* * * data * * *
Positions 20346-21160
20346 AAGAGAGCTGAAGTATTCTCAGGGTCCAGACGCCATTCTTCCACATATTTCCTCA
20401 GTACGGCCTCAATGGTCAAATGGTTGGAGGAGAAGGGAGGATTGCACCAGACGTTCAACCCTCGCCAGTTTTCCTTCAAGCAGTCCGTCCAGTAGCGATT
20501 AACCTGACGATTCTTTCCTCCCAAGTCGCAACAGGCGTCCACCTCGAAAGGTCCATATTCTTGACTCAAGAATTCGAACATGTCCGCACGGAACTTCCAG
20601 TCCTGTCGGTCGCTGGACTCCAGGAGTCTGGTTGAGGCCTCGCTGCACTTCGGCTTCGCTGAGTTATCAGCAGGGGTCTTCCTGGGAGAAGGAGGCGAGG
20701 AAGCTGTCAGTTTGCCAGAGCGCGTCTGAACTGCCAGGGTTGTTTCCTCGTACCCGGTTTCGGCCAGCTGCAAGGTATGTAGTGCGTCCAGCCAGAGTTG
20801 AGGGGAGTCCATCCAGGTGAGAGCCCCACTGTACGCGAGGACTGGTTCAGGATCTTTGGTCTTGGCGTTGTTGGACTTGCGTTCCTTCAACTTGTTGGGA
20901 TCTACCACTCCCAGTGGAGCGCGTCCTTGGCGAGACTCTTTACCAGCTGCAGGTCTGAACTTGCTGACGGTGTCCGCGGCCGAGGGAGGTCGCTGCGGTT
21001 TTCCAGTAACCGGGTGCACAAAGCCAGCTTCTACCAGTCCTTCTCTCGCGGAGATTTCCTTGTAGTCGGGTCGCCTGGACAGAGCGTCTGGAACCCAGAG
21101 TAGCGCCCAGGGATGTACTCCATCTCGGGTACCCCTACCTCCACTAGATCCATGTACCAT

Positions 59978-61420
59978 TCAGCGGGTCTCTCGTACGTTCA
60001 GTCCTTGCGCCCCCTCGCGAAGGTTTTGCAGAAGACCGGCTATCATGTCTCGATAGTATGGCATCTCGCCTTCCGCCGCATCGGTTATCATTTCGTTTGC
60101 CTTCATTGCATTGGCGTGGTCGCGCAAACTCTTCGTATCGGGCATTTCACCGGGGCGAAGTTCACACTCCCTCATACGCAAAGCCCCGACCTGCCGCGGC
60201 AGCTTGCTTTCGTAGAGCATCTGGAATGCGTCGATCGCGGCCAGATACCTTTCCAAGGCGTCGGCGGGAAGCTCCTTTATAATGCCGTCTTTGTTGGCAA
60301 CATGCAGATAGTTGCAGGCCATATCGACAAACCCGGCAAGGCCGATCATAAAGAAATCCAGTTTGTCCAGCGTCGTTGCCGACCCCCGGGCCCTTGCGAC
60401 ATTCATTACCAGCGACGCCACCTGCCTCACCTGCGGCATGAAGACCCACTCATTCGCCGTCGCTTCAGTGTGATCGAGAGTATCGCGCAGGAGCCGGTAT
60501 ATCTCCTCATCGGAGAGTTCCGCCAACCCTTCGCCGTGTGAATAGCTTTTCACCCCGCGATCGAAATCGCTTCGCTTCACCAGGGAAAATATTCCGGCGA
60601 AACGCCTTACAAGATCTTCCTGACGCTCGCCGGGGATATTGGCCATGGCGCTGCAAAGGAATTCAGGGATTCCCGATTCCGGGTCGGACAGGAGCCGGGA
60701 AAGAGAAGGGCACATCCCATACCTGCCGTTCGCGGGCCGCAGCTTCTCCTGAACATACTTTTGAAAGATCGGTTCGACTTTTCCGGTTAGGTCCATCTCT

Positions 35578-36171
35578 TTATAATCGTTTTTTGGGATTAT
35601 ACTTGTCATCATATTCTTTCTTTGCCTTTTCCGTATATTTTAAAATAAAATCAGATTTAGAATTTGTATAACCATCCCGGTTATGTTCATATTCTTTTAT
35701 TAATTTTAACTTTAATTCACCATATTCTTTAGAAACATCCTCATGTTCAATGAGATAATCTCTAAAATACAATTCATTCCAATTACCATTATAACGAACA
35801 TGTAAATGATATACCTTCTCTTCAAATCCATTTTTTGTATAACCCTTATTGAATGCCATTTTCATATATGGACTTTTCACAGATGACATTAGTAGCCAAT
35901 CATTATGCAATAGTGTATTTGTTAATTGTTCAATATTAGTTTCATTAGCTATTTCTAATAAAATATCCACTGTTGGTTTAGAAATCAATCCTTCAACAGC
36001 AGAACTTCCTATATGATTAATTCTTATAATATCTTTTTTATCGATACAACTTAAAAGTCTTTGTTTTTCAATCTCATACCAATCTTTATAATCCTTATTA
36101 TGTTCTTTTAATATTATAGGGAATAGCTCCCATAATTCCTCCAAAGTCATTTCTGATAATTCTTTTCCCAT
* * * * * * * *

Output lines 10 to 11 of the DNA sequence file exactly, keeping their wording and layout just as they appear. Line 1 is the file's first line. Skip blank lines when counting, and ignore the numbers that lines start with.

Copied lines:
21101 TAGCGCCCAGGGATGTACTCCATCTCGGGTACCCCTACCTCCACTAGATCCATGTACCAT

Positions 59978-61420